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Breastfeeding week was from the 1st to the 7th of August and it brought back memories of when I had just had Miss T.
Experiences are completely different, even if it appears we are telling the same story. Different because the babies are different and different because the mummies are different.
I don’t quite remember if I had read up on breastfeeding before then. I had seen my mum, sisters and aunts do it and it looked simple enough. I mean, how hard could it be? We had gone to an antenatal class and got a few pointers there as well so I thought I was ready. My boobs were also full so I really felt full of milk and super ready.
I had an emergency C-Section with Miss T so truth be told, I was not completely ready, mentally or otherwise. But at the time, I believed I had prepared enough and would be okay. How wrong I was. The C did not quite go as planned and did not recover well from the surgery and I spent the night in ICU. This meant I did not get an opportunity to kangaroo the baby soon after birth and did not start putting the baby to my breast immediately. The baby was brought to me in ICU, but with tubes all over me, I could not hold the baby.
My friend who had given birth in the same hospital 4 months before told me that they had an amazing lactation specialist who was super helpful. She said that this was how she had been able to successfully breastfeed her baby. Maybe she could see that I could not do anything, but when she arrived, she looked like she had better places to be. I couldn’t wait for her to leave, the nurses were super helpful though. I could not hold the baby and they helped hold the baby for me while I attempted to breastfeed. I had gotten the latching right and minus the fact that I couldn’t hold the baby without being in too much pain, we were good.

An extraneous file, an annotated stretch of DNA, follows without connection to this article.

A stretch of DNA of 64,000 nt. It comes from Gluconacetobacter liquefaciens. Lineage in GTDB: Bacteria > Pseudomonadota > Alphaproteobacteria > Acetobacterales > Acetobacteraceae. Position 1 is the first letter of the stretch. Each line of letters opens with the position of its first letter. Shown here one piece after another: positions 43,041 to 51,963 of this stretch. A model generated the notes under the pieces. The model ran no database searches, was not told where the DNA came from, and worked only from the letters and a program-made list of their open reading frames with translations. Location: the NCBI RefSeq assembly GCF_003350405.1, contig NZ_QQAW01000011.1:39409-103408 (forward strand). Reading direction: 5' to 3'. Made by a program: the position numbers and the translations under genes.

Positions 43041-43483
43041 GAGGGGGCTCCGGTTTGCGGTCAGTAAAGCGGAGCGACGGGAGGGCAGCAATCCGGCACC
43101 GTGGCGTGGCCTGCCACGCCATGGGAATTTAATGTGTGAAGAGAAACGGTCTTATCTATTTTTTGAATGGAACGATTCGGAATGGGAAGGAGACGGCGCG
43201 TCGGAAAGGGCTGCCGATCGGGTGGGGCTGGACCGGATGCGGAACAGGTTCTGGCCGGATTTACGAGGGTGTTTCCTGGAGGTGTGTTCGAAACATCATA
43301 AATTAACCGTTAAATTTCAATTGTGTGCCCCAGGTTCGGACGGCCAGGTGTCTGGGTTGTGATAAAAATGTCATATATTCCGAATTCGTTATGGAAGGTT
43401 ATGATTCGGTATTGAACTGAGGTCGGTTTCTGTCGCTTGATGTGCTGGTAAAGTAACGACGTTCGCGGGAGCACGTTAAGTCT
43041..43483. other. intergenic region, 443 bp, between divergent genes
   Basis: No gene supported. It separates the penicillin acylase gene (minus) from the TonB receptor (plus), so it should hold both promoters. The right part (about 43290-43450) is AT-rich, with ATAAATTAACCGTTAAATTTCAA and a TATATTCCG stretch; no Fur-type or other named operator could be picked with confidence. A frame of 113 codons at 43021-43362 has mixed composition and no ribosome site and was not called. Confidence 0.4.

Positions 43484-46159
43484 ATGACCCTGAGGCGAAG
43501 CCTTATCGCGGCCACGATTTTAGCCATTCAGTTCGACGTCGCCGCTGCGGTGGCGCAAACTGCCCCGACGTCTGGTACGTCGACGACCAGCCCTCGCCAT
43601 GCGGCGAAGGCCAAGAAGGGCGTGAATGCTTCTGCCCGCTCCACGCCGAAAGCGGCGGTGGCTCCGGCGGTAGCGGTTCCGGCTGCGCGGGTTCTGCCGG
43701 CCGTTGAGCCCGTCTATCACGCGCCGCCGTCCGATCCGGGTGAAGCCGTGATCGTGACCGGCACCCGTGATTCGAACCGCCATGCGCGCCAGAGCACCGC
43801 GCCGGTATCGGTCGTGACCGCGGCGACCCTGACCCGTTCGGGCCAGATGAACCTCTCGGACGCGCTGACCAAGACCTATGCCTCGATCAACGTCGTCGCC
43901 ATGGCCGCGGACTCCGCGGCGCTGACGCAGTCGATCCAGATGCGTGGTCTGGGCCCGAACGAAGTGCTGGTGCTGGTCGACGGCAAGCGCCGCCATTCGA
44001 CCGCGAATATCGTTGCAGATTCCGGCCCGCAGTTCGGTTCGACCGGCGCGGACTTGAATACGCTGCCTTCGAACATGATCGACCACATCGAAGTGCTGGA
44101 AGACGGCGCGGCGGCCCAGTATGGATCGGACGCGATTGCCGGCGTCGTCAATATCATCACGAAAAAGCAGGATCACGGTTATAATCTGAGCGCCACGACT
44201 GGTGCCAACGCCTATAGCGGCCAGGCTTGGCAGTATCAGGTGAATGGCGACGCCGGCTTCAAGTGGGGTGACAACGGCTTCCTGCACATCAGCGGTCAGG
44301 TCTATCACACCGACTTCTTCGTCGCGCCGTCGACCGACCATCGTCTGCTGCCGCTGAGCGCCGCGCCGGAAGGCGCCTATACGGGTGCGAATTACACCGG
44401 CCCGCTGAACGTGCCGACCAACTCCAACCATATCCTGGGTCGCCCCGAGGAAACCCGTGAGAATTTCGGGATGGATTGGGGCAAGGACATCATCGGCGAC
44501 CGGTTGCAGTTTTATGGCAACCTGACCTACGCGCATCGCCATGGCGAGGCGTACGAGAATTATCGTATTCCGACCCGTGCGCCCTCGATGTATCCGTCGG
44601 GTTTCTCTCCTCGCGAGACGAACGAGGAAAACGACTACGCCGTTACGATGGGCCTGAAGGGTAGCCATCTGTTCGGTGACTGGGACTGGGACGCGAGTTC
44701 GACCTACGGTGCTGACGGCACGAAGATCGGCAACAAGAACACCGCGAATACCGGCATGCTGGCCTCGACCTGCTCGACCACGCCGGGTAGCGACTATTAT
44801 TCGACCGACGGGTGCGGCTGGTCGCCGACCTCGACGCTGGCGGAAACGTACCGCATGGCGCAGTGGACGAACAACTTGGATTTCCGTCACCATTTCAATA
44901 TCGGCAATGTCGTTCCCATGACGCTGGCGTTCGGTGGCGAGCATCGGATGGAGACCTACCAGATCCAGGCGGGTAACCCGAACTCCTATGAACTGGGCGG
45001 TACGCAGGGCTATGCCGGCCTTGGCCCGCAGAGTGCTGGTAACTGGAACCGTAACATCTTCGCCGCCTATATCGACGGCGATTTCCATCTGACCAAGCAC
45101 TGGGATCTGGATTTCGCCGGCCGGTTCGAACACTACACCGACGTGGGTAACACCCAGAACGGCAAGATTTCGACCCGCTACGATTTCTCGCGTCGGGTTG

I got home and I was so stressed that I thought of quitting and feeding the baby formula. I felt like I was such a failure. I had so badly wanted to breastfeed and I thought I couldn’t.
Fortunately my husband rallied behind me and said, ‘Let’s try something else before we go the formula route.’
We got a pump and sure enough, there was milk. I started expressing a little by little and that not only helped my supply, but it also meant that my husband could feed the baby at night.
I had been so worried about not having enough milk that I started overfeeding the baby. Yep, there is such as thing as overfeeding a breast fed baby. Even when the paed mentioned that we need to cut back on feeding the baby, I ignored. Probably because I thought I was an expert on babies after 1 week of antenatal classes and he also did not offer more advise other than to refer me to a clinic to go pay someone else money in addition to what I was already paying him. I honestly did not believe  he had my best interest at heart. Which is why we changed paeds (story for another day). All in all, it worked out well and the baby stopped gaining too much weight eventually.
With Mr T, I really had breastfeeding down to a t :-). It was a scheduled C and it went well. I could carry the baby without any help as soon as I came out of recovery and the nurses and lactation specialist this time around were amazing with advise and tips on what to do to improve my breastfeeding experience. Even when the paed (different from Miss T) mentioned he was gaining too much too quickly I did not stress or see it as an attack on my mothering skills. I listened to his advise and we are doing super well feedwise. Now I am even a bit wiser and I know that you can eat certain foods to increase your milk. I believe that different things work for different people, but one thing for sure, pumping helps. It’s also a lot of work because you also have to clean and sterilise the pump and bottles, but it is worth it.
I will be going back to work in a few months, but I have started pumping and freezing the milk for when I am at work, that way if anything happens to affect my supply, at least I would have a little stockpile.

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